During a recent sit-down with a friend, I casually vented my frustration about my living room. I’m an architect, for goodness sake; I should be able to make every room in my house magazine-shoot ready, right? Instead, I have a dining room that morphs into a living room, but the space doesn’t function as either. Our home was built in the mid-70s when having formal living spaces was the norm. We, on the other hand, are a casual, creative family that likes to play and relax. It took a very smart piece of advice from my friend to make me see my useless combo space as a great opportunity.
Here’s what she said, “Don’t keep anything in your home that you don’t love.”
She was right. Things change, our family has grown and we can’t expect the furniture we moved in with nine years ago to still work for our needs today. The sofa bed and side chair never get used and take up a huge amount of space. The room really wants to be a play room for our son and I’d love to have the studio/office I’ve always dreamed of (but thought I’d have to wait until our “next house”). Who says we have to follow “the rules”?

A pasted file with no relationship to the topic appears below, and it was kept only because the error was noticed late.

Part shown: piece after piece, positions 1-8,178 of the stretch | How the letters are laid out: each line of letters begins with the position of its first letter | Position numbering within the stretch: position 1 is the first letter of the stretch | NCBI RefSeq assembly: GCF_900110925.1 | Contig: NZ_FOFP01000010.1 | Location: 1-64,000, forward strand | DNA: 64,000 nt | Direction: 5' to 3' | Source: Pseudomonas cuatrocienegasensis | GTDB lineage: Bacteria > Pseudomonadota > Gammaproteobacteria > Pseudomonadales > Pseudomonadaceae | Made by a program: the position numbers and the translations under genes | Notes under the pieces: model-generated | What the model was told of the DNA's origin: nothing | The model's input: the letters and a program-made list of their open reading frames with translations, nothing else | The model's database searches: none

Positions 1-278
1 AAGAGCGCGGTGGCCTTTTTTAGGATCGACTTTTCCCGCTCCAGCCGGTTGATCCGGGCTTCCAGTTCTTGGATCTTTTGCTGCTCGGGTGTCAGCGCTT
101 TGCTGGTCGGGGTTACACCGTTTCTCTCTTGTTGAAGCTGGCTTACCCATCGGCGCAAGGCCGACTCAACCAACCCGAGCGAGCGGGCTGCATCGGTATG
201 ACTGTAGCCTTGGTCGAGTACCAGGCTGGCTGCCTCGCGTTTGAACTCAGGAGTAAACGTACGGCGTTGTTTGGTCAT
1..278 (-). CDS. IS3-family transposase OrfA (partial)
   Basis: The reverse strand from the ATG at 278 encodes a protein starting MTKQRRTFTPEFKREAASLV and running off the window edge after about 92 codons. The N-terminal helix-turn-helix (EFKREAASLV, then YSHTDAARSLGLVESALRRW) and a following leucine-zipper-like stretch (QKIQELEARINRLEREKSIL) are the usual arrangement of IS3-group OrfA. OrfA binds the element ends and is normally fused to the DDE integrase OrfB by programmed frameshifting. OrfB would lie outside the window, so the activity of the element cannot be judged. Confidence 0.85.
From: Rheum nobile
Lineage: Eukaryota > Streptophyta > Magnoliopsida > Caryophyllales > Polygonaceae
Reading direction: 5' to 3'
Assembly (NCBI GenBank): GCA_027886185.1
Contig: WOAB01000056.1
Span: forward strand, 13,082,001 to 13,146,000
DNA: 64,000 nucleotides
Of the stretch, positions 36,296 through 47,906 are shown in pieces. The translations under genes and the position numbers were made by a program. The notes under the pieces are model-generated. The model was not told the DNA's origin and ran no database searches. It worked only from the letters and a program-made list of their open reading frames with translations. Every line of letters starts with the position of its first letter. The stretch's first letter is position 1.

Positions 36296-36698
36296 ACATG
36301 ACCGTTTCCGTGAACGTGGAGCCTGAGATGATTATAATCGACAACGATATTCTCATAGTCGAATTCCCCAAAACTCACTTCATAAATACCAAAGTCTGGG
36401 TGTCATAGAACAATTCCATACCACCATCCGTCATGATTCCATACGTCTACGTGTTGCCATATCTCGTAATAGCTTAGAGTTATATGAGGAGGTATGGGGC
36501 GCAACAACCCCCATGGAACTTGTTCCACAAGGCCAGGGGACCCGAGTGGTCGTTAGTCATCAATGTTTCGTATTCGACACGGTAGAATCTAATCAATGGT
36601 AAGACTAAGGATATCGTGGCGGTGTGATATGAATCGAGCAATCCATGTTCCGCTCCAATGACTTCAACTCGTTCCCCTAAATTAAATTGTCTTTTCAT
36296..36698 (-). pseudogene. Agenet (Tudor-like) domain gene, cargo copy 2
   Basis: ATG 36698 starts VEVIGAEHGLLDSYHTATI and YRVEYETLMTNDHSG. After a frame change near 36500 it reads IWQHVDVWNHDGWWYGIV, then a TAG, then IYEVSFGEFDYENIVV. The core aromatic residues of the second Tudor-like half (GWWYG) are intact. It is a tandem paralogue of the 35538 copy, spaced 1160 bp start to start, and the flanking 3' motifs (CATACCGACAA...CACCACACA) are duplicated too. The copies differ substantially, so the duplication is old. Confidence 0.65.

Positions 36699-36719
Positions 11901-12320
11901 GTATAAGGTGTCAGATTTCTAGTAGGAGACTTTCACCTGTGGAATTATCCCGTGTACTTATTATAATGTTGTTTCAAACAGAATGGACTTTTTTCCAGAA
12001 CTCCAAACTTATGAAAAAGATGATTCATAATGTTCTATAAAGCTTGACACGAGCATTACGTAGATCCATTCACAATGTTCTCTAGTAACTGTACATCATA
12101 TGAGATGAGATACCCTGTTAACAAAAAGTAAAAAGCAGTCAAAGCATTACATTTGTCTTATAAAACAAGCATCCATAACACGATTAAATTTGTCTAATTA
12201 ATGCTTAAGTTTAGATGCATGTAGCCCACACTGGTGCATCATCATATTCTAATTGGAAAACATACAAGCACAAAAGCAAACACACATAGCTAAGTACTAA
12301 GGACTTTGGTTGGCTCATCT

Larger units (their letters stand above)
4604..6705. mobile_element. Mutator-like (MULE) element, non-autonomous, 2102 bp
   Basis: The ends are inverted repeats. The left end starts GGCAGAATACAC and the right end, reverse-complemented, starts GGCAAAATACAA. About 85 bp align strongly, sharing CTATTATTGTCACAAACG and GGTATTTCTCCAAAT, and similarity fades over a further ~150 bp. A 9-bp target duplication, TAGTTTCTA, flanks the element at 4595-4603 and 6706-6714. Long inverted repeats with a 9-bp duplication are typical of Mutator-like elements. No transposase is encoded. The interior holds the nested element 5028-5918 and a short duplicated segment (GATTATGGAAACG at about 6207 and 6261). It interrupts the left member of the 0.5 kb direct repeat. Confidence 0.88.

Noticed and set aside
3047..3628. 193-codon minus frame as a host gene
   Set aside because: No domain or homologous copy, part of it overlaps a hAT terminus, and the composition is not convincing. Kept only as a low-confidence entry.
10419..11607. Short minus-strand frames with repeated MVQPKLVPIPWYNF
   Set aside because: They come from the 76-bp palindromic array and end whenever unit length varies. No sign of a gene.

After looking more closely at the room I realized my frustration was stemming from a room identity crisis. A flexible, organic, play space was trying to claw its way out from under the oppression of the structured, formal living room.
Life is too short to live in spaces that don’t make us happy. When I realized that I don’t have to live with uninspiring furnishings and I can do something about it, I was pleasantly surprised at what a difference it made in my mood. I bundled up a bunch of things to donate, made a list of furniture that needed to go, and fired off an email to a charity to schedule a pickup date.
The best part was what came next. I was able to freely imagine what our living room Family Creative Studio could be and what we’d need to make it a reality. The room that caused me frustration for years now is a source of excitement and inspiration. I feel a trip to IKEA and a metamorphosis coming on!